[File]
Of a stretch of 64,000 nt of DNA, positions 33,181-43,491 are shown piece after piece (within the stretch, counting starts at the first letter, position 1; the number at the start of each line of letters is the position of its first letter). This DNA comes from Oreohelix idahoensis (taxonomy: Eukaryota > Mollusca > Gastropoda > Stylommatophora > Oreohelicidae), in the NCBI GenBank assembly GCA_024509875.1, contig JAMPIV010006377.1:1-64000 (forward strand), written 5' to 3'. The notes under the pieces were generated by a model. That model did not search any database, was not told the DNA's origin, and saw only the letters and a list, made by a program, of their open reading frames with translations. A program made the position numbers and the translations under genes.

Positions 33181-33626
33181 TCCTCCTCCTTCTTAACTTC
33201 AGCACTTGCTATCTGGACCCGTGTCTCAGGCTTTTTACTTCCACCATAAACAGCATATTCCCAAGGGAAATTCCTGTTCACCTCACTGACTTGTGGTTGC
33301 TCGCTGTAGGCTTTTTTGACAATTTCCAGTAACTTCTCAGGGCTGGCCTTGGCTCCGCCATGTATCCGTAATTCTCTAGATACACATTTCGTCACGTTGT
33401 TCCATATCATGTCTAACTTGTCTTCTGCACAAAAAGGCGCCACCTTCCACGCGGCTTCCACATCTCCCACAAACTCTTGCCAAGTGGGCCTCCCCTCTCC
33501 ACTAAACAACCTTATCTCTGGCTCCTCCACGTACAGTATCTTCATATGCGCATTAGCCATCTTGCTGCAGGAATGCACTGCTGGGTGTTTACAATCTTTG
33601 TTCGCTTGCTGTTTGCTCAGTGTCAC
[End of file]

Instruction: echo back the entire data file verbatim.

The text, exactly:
Of a stretch of 64,000 nt of DNA, positions 33,181-43,491 are shown piece after piece (within the stretch, counting starts at the first letter, position 1; the number at the start of each line of letters is the position of its first letter). This DNA comes from Oreohelix idahoensis (taxonomy: Eukaryota > Mollusca > Gastropoda > Stylommatophora > Oreohelicidae), in the NCBI GenBank assembly GCA_024509875.1, contig JAMPIV010006377.1:1-64000 (forward strand), written 5' to 3'. The notes under the pieces were generated by a model. That model did not search any database, was not told the DNA's origin, and saw only the letters and a list, made by a program, of their open reading frames with translations. A program made the position numbers and the translations under genes.

Positions 33181-33626
33181 TCCTCCTCCTTCTTAACTTC
33201 AGCACTTGCTATCTGGACCCGTGTCTCAGGCTTTTTACTTCCACCATAAACAGCATATTCCCAAGGGAAATTCCTGTTCACCTCACTGACTTGTGGTTGC
33301 TCGCTGTAGGCTTTTTTGACAATTTCCAGTAACTTCTCAGGGCTGGCCTTGGCTCCGCCATGTATCCGTAATTCTCTAGATACACATTTCGTCACGTTGT
33401 TCCATATCATGTCTAACTTGTCTTCTGCACAAAAAGGCGCCACCTTCCACGCGGCTTCCACATCTCCCACAAACTCTTGCCAAGTGGGCCTCCCCTCTCC
33501 ACTAAACAACCTTATCTCTGGCTCCTCCACGTACAGTATCTTCATATGCGCATTAGCCATCTTGCTGCAGGAATGCACTGCTGGGTGTTTACAATCTTTG
33601 TTCGCTTGCTGTTTGCTCAGTGTCAC